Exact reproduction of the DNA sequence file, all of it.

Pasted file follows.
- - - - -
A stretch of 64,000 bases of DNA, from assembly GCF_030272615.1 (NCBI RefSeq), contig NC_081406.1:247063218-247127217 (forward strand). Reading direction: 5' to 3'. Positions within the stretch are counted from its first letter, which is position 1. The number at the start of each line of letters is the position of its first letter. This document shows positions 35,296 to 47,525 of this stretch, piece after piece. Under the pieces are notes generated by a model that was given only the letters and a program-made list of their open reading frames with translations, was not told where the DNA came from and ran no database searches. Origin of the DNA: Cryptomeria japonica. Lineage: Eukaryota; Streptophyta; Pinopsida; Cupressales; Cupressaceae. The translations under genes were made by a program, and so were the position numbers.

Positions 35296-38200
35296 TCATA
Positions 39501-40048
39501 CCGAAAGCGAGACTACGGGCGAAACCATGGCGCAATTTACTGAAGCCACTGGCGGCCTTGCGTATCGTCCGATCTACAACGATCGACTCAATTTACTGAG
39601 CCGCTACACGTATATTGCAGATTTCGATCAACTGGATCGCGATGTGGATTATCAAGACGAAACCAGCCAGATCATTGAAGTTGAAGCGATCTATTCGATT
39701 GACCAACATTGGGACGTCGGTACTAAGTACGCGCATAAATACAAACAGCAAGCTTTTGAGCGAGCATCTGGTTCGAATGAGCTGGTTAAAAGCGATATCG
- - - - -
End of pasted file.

A stretch of 64,000 bases of DNA, from assembly GCF_030272615.1 (NCBI RefSeq), contig NC_081406.1:247063218-247127217 (forward strand). Reading direction: 5' to 3'. Positions within the stretch are counted from its first letter, which is position 1. The number at the start of each line of letters is the position of its first letter. This document shows positions 35,296 to 47,525 of this stretch, piece after piece. Under the pieces are notes generated by a model that was given only the letters and a program-made list of their open reading frames with translations, was not told where the DNA came from and ran no database searches. Origin of the DNA: Cryptomeria japonica. Lineage: Eukaryota; Streptophyta; Pinopsida; Cupressales; Cupressaceae. The translations under genes were made by a program, and so were the position numbers.

Positions 35296-38200
35296 TCATA
Positions 39501-40048
39501 CCGAAAGCGAGACTACGGGCGAAACCATGGCGCAATTTACTGAAGCCACTGGCGGCCTTGCGTATCGTCCGATCTACAACGATCGACTCAATTTACTGAG
39601 CCGCTACACGTATATTGCAGATTTCGATCAACTGGATCGCGATGTGGATTATCAAGACGAAACCAGCCAGATCATTGAAGTTGAAGCGATCTATTCGATT
39701 GACCAACATTGGGACGTCGGTACTAAGTACGCGCATAAATACAAACAGCAAGCTTTTGAGCGAGCATCTGGTTCGAATGAGCTGGTTAAAAGCGATATCG